Could the European hedgehog be a sentinel for infectious agents and a harbinger of environmental pollution?

A recent review paper by researchers in Portugal and Spain, published in the journal Biologics, revealed the current state of knowledge regarding hedgehog health – most notably the presence of infectious agents, diseases and other threats that can affect the health of the population.

A European hedgehog or western-European hedgehog (Erinaceus europaeus) is broadly distributed throughout continental Europe (including Russia). Its habitats are quite diverse and vary from natural spaces to rural and urban areas.

The growth of the human population, the global movement of people and food, the loss of wildlife habitat, as well as climate change issues have revealed the interconnectedness of human and animal health with the environment. The concept that underpins studies of this connection is becoming ever more important in recent years and is known as ‘One Health.’

In any case, wildlife disease surveillance represents a key tool for achieving One Health principles and halting the epidemic or pandemic spread of diseases among humans. The most salient examples are the Ebola virus epidemic and the coronavirus disease 2019 (COVID-19) pandemic, caused by the severe acute respiratory syndrome coronavirus 2 (SARS-CoV-2).

More specifically, most emerging infectious diseases are zoonotic in nature, which means they affect humans and at least one other vertebrate species. These zoonoses give rise to thousands of human deaths every year, as well as substantial economic losses.

An organism that bestows an advance warning of the potential risk to humans or other species – namely infectious agents or environmental changes – is known as the sentinel species. The biology of certain hedgehogs and ecological aspects implicate Erinaceus europaeus in many potentially emerging pathogens and/or infectious diseases.

A sentinel species for coronaviruses and SARS-CoV-2?

Hedgehogs can be viewed as “melting pots” for tickborne zoonoses, specifically Lyme borreliosis, which is recognized as one of the most common vector-borne zoonotic diseases. It has been shown that European hedgehog can have a significant impact on the epidemiology of some species of Borrelia that causes Lyme disease, primarily by affecting their distribution and quantity.

Furthermore, in Europe, they have been linked to salmonellosis (i.e., a common bacterial disease primarily affecting the gastrointestinal tract) and leptospirosis (i.e., a disease caused by spirochetes that manifest with kidney failure, severe liver damage and bleeding).

Recent studies on hedgehogs from France, Germany and Great Britain suggest that Erinaceus europaeus can constitute a wild reservoir of beta-coronaviruses as an intermediate host, perpetuating viral spread. Although its geographical distribution and eating habits make this species an improbable candidate for this role in the case of SARS-CoV-2, this possibility has to be taken into account.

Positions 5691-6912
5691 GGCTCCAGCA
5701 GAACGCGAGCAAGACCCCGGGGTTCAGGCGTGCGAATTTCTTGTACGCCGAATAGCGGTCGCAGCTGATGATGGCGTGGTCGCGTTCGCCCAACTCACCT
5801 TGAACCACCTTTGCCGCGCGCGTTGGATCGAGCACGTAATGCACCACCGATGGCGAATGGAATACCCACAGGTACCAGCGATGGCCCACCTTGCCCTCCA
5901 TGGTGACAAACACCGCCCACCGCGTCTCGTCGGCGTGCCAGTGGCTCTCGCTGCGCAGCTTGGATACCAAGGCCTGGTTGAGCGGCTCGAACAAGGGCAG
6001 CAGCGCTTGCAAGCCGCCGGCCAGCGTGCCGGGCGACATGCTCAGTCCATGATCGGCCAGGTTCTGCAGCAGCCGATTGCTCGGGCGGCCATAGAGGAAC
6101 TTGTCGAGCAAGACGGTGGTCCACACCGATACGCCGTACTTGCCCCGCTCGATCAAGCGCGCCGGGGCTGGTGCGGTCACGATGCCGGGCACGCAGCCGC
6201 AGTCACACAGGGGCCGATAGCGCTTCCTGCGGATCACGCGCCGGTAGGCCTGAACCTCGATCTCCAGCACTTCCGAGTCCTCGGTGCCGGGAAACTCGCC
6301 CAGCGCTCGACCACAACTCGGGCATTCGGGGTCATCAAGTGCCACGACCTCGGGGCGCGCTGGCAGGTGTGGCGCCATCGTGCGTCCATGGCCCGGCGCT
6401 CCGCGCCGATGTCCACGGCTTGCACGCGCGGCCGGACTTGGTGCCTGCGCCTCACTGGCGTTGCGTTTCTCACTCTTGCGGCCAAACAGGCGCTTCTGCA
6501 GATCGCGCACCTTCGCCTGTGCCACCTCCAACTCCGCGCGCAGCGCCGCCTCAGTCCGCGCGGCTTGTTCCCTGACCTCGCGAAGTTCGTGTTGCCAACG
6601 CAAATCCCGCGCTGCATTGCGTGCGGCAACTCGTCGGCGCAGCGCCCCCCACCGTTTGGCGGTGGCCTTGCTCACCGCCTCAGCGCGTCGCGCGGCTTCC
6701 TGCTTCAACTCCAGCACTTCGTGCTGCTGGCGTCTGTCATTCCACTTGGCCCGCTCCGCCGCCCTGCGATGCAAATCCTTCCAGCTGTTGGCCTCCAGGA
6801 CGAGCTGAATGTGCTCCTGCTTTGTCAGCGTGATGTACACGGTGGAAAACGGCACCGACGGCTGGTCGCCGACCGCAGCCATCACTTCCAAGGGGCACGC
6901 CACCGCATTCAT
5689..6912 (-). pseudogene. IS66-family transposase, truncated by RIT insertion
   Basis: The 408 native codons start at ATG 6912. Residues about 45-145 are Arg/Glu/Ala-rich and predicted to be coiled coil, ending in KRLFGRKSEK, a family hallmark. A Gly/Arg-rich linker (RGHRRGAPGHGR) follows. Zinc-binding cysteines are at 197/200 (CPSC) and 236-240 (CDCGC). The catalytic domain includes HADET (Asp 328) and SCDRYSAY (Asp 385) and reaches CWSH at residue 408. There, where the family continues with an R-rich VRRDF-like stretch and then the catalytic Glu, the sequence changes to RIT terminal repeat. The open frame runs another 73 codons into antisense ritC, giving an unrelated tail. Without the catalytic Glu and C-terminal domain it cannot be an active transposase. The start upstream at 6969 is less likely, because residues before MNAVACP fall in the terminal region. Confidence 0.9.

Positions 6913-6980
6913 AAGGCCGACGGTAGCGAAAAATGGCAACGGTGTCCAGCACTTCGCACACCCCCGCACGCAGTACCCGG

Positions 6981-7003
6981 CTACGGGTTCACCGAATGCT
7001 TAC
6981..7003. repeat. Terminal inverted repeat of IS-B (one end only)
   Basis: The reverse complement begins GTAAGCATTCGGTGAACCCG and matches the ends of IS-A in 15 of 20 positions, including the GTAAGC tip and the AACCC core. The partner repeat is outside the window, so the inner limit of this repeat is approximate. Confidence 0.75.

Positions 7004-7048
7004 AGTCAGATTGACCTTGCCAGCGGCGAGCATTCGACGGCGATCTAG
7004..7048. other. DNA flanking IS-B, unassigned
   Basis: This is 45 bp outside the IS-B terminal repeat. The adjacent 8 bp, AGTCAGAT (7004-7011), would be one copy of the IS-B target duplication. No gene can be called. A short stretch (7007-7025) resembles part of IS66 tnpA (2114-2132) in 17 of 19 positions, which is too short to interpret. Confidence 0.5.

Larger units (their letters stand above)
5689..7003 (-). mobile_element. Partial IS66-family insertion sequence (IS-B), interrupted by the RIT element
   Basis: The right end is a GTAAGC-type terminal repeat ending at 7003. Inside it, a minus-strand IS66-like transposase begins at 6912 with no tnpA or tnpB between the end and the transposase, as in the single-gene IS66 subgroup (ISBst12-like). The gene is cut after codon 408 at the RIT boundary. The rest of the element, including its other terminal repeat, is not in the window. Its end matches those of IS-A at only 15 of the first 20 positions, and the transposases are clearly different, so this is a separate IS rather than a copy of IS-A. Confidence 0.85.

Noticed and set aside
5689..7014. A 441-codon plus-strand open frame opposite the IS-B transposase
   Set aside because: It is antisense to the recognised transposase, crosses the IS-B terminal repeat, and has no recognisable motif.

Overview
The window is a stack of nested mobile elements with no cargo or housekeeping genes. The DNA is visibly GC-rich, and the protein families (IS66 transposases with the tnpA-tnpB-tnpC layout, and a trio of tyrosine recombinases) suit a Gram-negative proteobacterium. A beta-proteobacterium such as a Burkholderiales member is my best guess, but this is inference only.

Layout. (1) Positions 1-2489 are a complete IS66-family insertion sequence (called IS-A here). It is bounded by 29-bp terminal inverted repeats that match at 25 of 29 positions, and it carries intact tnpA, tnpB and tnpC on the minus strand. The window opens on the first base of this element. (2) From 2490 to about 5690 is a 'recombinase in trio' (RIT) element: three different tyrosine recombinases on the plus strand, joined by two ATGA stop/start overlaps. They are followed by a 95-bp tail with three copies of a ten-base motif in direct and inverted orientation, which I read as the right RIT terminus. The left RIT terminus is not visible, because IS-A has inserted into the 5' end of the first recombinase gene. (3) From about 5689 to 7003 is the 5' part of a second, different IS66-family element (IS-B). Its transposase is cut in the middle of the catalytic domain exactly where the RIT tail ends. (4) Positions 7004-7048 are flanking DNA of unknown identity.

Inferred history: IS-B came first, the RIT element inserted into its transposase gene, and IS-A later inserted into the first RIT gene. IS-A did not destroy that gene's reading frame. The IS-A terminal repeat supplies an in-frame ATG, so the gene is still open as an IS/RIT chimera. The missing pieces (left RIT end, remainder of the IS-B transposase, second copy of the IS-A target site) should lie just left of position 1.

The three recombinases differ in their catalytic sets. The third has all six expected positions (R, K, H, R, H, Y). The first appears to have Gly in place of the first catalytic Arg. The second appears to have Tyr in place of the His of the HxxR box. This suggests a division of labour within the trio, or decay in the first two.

‘Biomonitors’ of environmental pollution

Biomonitoring of animal species can help quantify the amount of hazardous substances after exposure. This is done to evaluate how much of it has been absorbed, but also to predict and assess the consequent organic lesions and to eventually tailor mitigation strategies.

It is known that hedgehogs tend to have higher levels of lead in comparison to omnivores or herbivores as a result of earthworm and insect consumption. Consequently, this results in a potential venue of perpetuating lead in well-defined food chains.

In more natural and uncontaminated areas, the amount of heavy metals and metalloids that are found in hedgehog organs is usually lower and substantially related to the individual age, which is, in turn, is directly linked with the exposure time.

Antibiotic resistance and overall implications

Finally, small mammals may act as sentinels, reservoirs and/or potential vectors of either resistance genes or antibiotic-resistant bacteria in the environment, with potential transmission to other hosts – including humans. When hedgehogs are concerned, this is especially pertinent for tetracycline-resistance genes.

Methicillin-resistant Staphylococcus aureus (MRSA) is one of the significant problems in infection control and antimicrobial treatment worldwide. One study from Sweden clearly showed how two hedgehogs with severe infections caused by MRSA could be reservoirs for different precursors of resistant genes.

Likewise, one of the tested Erinaceus europaeus was positive for specific Salmonella species that harbored resistance to a plethora of different antibiotics, such as ampicillin, tetracycline, streptomycin and trimethoprim/sulfamethoxazole.

In conclusion, prevention or at least early control of various disease outbreaks and environmental changes are crucial in reducing their impact, necessitating transdisciplinary research approaches. The role of mammals such as the European hedgehog within a One Health context should definitely be addressed with further research.

Journal reference:
Dr. Tomislav Meštrović

Written by

Dr. Tomislav Meštrović

Dr. Tomislav Meštrović is a medical doctor (MD) with a Ph.D. in biomedical and health sciences, specialist in the field of clinical microbiology, and an Assistant Professor at Croatia's youngest university - University North. In addition to his interest in clinical, research and lecturing activities, his immense passion for medical writing and scientific communication goes back to his student days. He enjoys contributing back to the community. In his spare time, Tomislav is a movie buff and an avid traveler.

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